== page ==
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Dell concept leads to new 16:9 notebook LCDs

updated 04:20 pm EST, Tue January 8, 2008

Dell 16-inch Notebook

A new concept notebook unveiled at CES by Dell reveals the likely direction for future displays for the company itself as well as other portable makers. Confirmed by the company's official blog, the unnamed PC is built around a 16-inch display that follows a 16:9 aspect ratio closer to many HDTVs than the tall, 16:10 displays found on most widescreen notebooks. The LCD also reaches a 1920x1080 resolution that exactly matches the output needed for 1080p movies, such as those offered on Blu-ray. Dell currently offers Blu-ray as an option for multiple Inspiron and XPS notebooks.

Notably, the display is not made by a familiar source for LCD panels; it instead is built by a "new player" in the business, according to a spokesperson on the CES show floor. This firm has not been named, though existing LCD maker Samsung has already announced its own 16:9 ratio LCDs for notebooks, albeit at a lower 1366x768 resolution. These are expected to enter mass production in the first half of 2008 and will not be tied to any one PC builder.

The prototype is closely based on the 15.4-inch XPS M1530 already on sale and uses the same GeForce 8600M for video. Nonetheless, the 16-inch version has not been formally linked to any production plans from Dell, suggesting that the example unit is potentially a future companion model to the M1530 or else a direct replacement for the existing system. [via NotebookReview]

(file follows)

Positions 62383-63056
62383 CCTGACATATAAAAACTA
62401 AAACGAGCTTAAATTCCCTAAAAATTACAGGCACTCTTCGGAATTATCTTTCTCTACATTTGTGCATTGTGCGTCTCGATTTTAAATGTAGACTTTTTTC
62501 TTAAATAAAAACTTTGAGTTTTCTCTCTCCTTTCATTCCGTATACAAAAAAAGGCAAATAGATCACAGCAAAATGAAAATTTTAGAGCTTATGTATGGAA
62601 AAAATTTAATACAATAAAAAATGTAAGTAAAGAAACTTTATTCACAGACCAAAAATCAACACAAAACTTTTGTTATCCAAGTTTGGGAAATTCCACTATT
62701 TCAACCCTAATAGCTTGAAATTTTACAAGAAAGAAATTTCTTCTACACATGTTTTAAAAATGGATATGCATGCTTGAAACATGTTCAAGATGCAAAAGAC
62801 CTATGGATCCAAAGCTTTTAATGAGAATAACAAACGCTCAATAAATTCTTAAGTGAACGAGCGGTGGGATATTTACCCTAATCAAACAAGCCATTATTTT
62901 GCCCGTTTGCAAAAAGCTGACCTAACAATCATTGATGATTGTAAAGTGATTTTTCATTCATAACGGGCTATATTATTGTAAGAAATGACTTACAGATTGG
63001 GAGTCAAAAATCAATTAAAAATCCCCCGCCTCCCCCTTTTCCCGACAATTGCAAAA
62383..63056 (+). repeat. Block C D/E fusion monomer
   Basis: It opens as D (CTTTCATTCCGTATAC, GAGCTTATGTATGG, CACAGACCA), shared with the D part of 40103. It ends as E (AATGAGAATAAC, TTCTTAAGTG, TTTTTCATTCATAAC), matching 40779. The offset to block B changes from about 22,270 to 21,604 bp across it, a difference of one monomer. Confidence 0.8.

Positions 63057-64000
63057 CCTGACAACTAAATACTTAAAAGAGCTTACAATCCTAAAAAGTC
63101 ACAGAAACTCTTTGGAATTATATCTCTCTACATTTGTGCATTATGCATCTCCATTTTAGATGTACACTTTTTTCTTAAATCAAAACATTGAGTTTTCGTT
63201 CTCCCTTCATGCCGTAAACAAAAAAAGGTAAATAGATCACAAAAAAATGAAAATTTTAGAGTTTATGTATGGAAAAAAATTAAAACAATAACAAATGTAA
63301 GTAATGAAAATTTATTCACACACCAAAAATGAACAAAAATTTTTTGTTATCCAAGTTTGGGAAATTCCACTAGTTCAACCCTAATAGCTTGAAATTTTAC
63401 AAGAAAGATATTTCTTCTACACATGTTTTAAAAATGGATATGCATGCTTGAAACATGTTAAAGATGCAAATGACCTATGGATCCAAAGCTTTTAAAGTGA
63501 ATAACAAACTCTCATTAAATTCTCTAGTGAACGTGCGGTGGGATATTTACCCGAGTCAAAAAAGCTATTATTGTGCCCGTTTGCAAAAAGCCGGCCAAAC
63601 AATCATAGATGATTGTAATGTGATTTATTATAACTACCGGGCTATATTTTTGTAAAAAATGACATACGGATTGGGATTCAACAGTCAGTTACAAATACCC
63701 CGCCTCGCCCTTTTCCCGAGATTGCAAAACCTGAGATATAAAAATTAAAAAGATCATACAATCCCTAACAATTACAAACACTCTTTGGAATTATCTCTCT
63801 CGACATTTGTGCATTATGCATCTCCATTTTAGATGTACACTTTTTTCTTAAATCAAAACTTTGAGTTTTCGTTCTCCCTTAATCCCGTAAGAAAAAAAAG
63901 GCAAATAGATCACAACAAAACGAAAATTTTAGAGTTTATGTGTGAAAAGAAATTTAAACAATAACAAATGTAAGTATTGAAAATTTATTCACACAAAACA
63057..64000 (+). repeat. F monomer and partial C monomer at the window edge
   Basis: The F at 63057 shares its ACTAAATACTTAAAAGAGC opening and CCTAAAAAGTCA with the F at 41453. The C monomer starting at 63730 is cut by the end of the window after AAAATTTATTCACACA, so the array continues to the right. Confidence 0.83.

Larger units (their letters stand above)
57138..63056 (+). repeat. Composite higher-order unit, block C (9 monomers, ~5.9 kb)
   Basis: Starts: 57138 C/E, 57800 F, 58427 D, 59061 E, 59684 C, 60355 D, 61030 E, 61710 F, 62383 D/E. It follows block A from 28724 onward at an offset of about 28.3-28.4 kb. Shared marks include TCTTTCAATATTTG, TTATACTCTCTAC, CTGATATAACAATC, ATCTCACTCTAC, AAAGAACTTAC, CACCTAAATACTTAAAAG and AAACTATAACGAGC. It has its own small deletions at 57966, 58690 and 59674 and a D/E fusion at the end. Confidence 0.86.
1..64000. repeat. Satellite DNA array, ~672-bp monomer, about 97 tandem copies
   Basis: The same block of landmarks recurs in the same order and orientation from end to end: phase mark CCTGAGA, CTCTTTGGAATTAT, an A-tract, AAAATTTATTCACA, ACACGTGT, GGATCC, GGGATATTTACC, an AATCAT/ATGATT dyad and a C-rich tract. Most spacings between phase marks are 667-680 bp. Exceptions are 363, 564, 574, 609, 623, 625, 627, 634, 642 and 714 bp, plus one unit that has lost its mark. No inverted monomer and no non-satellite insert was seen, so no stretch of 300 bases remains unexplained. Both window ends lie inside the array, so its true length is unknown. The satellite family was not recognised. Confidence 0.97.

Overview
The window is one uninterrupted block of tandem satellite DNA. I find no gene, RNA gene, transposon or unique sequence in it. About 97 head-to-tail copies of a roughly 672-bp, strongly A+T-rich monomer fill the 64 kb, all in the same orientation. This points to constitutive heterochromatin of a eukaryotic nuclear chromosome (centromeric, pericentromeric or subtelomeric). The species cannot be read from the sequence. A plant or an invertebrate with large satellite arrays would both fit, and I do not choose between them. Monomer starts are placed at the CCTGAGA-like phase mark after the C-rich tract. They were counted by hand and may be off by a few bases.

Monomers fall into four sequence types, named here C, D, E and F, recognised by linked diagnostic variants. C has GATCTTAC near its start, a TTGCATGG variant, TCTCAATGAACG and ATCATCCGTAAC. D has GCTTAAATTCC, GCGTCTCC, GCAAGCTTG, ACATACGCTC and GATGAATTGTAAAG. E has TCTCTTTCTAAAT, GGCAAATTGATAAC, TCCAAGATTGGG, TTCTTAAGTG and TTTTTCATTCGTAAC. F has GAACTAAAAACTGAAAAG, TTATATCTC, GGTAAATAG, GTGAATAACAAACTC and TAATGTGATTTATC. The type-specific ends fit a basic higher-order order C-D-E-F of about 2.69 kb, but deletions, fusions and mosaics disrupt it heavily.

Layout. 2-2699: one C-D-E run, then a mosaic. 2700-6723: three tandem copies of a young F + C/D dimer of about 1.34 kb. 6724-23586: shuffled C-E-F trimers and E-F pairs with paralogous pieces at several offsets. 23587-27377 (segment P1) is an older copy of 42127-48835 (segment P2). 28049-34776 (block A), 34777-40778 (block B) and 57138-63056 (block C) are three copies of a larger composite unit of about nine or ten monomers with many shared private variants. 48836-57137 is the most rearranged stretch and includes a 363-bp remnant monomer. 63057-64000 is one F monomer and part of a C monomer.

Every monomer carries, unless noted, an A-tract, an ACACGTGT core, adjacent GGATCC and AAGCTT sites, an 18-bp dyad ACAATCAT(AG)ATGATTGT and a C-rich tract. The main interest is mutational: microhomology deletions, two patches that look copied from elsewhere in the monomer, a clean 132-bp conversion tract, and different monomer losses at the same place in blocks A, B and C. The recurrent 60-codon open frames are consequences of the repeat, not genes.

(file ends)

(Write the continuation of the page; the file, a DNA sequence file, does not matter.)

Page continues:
By Electronista Staff
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  1. dliup

    Fresh-Faced Recruit

    Joined: Jan 2006

    0

    most retarded thing ever

    A laptop is more than a viewer of movies.

    Useless except for a few people who has not been in a movie theater (yes movies do have black borders).

    For example, a professional would have to see the video AND the video app tools at the same time. Thus 16x10 is better than 16x9.

  1. Eriamjh

    Addicted to MacNN

    Joined: Oct 2001

    0

    Wider is better...

    16x9 makes more sense to me. Do Video professionals do much work on notebooks. I would assume they use real workstations.

    But no movie is 16x9 (1.78:1). They are usually 1.85:1 (Academy ratio) or 2.35:1 (Panavision). Only HD filmed TV or new HD content will be 1.78:1 and that doesn't include overscan (which on a computer, should be nil).

    So the real answer is no display is the right shape.

  1. Eriamjh

    Addicted to MacNN

    Joined: Oct 2001

    0

    PS...

    That's an ugly laptop. What's with the black?

  1. testudo

    Forum Regular

    Joined: Aug 2001

    0

    re: ps

    I don't know, I think Dell has a deal with some maker of black plastics that require every computer/laptop to have some black on it.

    And they do a lot of silver and black. Someone needs to get them a good colorist.

    As for you, dilup, while a professional has to see the video and his tools, his tools aren't fitting in that extra x1 on the bottom of the screen, anyway.

    But I'm sure you'd be dissing a 16x9 macbook pro with blue-ray DVD playback and 1080p capabilities for the same reasoning...

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